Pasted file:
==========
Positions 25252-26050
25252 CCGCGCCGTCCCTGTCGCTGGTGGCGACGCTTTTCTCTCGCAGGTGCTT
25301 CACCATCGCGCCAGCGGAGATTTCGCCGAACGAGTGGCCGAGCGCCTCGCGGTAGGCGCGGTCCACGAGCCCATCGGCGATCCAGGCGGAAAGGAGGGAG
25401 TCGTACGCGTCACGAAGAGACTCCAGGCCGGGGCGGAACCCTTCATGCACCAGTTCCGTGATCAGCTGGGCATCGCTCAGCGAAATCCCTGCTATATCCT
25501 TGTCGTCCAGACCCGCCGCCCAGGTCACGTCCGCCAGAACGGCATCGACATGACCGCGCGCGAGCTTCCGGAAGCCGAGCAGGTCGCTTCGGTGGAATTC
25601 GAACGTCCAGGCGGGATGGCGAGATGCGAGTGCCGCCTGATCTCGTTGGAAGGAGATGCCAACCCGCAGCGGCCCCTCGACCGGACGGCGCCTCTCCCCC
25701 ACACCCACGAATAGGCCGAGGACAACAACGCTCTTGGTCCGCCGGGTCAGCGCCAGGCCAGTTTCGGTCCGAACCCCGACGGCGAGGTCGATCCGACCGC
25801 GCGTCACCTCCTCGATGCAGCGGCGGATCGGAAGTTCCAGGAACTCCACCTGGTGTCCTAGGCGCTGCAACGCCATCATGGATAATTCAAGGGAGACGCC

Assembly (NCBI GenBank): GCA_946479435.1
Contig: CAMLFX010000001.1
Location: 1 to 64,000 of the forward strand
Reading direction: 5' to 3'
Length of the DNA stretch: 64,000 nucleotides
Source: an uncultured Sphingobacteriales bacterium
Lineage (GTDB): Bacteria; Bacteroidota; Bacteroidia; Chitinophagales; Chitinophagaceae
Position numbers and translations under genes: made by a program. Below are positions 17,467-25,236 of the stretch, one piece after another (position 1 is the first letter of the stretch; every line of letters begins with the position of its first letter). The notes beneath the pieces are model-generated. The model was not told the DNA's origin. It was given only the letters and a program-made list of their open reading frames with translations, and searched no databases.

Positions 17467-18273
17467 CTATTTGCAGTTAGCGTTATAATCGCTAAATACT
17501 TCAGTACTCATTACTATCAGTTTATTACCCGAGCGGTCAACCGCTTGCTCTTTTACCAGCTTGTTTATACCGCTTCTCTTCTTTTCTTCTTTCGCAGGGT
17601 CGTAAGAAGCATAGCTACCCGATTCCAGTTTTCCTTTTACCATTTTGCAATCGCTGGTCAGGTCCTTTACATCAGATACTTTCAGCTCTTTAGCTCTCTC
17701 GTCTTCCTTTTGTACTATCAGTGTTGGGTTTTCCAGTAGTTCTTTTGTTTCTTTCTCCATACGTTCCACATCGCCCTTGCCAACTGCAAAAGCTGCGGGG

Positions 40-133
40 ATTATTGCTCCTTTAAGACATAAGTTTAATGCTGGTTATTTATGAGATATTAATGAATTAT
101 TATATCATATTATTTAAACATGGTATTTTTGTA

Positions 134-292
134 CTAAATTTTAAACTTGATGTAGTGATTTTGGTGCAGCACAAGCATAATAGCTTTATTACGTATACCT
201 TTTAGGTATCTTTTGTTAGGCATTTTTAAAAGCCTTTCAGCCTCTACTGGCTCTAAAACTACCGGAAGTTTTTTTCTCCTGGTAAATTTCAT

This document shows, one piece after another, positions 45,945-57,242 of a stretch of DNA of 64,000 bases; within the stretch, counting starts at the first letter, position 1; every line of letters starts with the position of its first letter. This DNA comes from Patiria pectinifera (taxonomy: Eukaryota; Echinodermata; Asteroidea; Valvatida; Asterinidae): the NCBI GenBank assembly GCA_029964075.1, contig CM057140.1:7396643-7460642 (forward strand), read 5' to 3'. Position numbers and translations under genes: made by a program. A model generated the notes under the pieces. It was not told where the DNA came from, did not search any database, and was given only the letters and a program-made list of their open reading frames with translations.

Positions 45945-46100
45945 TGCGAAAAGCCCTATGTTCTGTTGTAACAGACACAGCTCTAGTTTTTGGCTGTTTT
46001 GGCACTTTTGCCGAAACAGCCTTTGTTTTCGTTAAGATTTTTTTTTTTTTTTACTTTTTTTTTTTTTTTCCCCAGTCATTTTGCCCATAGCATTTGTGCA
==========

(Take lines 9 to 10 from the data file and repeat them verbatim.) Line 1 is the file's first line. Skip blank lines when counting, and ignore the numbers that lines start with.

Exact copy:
Assembly (NCBI GenBank): GCA_946479435.1
Contig: CAMLFX010000001.1